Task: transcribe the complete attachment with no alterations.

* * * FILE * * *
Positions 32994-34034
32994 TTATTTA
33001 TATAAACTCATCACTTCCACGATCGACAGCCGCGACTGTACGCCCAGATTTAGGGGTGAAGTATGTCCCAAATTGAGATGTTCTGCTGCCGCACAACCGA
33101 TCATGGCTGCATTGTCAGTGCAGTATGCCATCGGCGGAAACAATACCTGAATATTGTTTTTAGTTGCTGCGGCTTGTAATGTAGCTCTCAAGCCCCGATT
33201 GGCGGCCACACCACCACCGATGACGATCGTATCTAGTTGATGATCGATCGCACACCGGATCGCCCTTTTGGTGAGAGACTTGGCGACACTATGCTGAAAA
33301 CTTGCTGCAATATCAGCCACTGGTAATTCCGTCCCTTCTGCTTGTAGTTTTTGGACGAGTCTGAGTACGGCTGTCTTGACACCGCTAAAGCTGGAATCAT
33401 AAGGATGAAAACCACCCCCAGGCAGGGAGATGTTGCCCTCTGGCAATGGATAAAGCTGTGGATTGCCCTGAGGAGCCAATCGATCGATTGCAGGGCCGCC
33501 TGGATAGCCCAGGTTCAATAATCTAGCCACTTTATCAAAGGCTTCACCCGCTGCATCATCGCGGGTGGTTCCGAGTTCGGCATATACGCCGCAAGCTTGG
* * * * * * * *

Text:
Positions 32994-34034
32994 TTATTTA
33001 TATAAACTCATCACTTCCACGATCGACAGCCGCGACTGTACGCCCAGATTTAGGGGTGAAGTATGTCCCAAATTGAGATGTTCTGCTGCCGCACAACCGA
33101 TCATGGCTGCATTGTCAGTGCAGTATGCCATCGGCGGAAACAATACCTGAATATTGTTTTTAGTTGCTGCGGCTTGTAATGTAGCTCTCAAGCCCCGATT
33201 GGCGGCCACACCACCACCGATGACGATCGTATCTAGTTGATGATCGATCGCACACCGGATCGCCCTTTTGGTGAGAGACTTGGCGACACTATGCTGAAAA
33301 CTTGCTGCAATATCAGCCACTGGTAATTCCGTCCCTTCTGCTTGTAGTTTTTGGACGAGTCTGAGTACGGCTGTCTTGACACCGCTAAAGCTGGAATCAT
33401 AAGGATGAAAACCACCCCCAGGCAGGGAGATGTTGCCCTCTGGCAATGGATAAAGCTGTGGATTGCCCTGAGGAGCCAATCGATCGATTGCAGGGCCGCC
33501 TGGATAGCCCAGGTTCAATAATCTAGCCACTTTATCAAAGGCTTCACCCGCTGCATCATCGCGGGTGGTTCCGAGTTCGGCATATACGCCGCAAGCTTGG